Canadians had to dig deep into their wallets to pay for basically everything in May and Calgarians were hit especially hard.
The annual inflation rate skyrocketed to its highest level in nearly 40 years, Statistics Canada said Wednesday, adding it’s consumer price index rose 7.7 per cent compared with a year ago — the largest increase in 39 years, since January 1983.
In Calgary, there was an even bigger hike of 8 per cent — which according to the City of Calgary’s Inflation Review report, is the highest hike in nearly two decades.
“It’s a pretty high number,” city economist and regulatory lead Oyin Shyllon told Global News.
“If you think about it relative to all the big cities in the country, one million people or slightly more, the only other jurisdiction where you have a higher inflation rate, will be Vancouver.”
Shyllon said there were two main factors driving the rise locally — fuel and shelter. The cost of putting a roof over their heads cost Calgary homeowners 8.8 per cent more, while renters paid 4.1 per cent more last month.
Shyllon said many also got a shock from their utility bills.
“The biggest chunk, though in terms of price change, would be utility bills,” he added. “Utility bills are higher by 21.1 per cent.”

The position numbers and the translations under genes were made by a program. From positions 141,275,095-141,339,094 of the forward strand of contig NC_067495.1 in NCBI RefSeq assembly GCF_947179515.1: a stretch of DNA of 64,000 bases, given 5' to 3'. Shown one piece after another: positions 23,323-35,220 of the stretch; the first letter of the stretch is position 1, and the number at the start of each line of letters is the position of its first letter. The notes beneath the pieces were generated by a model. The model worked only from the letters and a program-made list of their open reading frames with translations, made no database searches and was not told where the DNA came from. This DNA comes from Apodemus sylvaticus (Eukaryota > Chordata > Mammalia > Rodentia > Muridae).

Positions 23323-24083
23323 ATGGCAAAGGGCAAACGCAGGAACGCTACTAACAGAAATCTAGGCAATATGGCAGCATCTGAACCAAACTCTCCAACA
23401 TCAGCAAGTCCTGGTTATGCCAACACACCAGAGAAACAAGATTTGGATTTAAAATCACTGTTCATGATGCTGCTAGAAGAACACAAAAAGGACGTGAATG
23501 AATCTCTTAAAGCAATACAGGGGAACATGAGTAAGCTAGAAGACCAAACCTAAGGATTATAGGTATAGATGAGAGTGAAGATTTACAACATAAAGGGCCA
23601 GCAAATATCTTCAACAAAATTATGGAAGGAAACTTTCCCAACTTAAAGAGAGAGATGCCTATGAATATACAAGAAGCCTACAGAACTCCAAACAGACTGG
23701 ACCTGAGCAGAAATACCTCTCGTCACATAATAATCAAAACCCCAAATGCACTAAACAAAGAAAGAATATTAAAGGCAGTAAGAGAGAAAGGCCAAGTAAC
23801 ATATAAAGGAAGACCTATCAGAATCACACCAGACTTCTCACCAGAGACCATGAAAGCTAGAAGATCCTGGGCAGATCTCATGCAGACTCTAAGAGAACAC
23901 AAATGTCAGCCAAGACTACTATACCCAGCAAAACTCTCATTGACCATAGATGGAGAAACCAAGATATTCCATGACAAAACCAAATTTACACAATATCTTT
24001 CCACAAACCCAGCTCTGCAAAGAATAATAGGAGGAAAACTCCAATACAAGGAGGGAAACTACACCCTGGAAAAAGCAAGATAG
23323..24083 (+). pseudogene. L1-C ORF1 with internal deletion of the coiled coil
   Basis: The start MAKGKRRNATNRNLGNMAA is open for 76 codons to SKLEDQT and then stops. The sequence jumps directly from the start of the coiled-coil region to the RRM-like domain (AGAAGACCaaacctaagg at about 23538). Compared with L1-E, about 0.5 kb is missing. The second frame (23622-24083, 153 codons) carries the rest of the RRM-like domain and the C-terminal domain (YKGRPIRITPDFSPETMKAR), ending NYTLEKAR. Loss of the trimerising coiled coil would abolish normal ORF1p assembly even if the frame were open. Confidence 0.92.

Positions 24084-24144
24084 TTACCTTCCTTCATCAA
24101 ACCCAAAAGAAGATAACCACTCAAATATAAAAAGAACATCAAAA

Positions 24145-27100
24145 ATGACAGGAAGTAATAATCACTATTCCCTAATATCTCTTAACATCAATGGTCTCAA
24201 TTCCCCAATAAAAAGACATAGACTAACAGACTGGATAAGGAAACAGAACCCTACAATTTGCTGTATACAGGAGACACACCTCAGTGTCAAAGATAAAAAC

Rising food prices
The Calgary Food Bank has definitely seen the fallout from high inflation.
“The first five months of 2022, we’ve experienced a 26 per cent increase in demand,” Betty Jo Kaiser said.
Kaiser added its clients these days are also very diverse.
“Honestly the people who use the food bank are your next door neighbour, your cousin, your co-worker,” she said.
“We’re seeing people that would have never thought they’d have to access a support like this and now they absolutely must.”
Kaiser said luckily the organization has been holding steady in terms of food donations and funds, but it does expect another rise in demand come the summer.
“Seven per cent,” she said. “But that number does not account for inflation. It does not account for these rising food costs. It’s just based on past history. So we know that seven per cent is for sure going to be higher.”
The food bank has now loosened its hamper rules to help more Calgarians out. Clients are now able to pick up a hamper every seven-to-10 days.
Shyllon said Calgarians can reach out to the city for help as well, pointing to several aid programs.
He also advised people navigate rising costs by changing their spending habits, suggesting they ask themselves a few questions.
“Can you reduce your consumption? The items that are discretionary, that you do not necessarily need to do now, can you do those later? Can you institute spending controls?”
Shyllon said he expected hikes to start to stabilize in the latter part of the year.
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